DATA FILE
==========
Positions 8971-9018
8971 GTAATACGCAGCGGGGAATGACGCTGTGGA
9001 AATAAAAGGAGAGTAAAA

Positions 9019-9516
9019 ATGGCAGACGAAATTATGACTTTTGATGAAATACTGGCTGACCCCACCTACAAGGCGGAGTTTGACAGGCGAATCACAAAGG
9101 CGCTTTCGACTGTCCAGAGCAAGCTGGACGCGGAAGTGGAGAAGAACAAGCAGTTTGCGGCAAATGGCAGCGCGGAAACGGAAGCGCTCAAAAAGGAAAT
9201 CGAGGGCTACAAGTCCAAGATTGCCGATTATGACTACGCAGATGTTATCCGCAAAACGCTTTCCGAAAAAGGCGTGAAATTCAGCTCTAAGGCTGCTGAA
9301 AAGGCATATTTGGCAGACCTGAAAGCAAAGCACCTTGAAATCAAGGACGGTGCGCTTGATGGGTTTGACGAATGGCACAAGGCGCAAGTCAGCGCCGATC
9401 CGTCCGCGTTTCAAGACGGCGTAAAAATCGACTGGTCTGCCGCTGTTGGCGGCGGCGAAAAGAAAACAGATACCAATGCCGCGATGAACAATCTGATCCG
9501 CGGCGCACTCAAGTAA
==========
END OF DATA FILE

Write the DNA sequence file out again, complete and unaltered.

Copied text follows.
Positions 8971-9018
8971 GTAATACGCAGCGGGGAATGACGCTGTGGA
9001 AATAAAAGGAGAGTAAAA

Positions 9019-9516
9019 ATGGCAGACGAAATTATGACTTTTGATGAAATACTGGCTGACCCCACCTACAAGGCGGAGTTTGACAGGCGAATCACAAAGG
9101 CGCTTTCGACTGTCCAGAGCAAGCTGGACGCGGAAGTGGAGAAGAACAAGCAGTTTGCGGCAAATGGCAGCGCGGAAACGGAAGCGCTCAAAAAGGAAAT
9201 CGAGGGCTACAAGTCCAAGATTGCCGATTATGACTACGCAGATGTTATCCGCAAAACGCTTTCCGAAAAAGGCGTGAAATTCAGCTCTAAGGCTGCTGAA
9301 AAGGCATATTTGGCAGACCTGAAAGCAAAGCACCTTGAAATCAAGGACGGTGCGCTTGATGGGTTTGACGAATGGCACAAGGCGCAAGTCAGCGCCGATC
9401 CGTCCGCGTTTCAAGACGGCGTAAAAATCGACTGGTCTGCCGCTGTTGGCGGCGGCGAAAAGAAAACAGATACCAATGCCGCGATGAACAATCTGATCCG
9501 CGGCGCACTCAAGTAA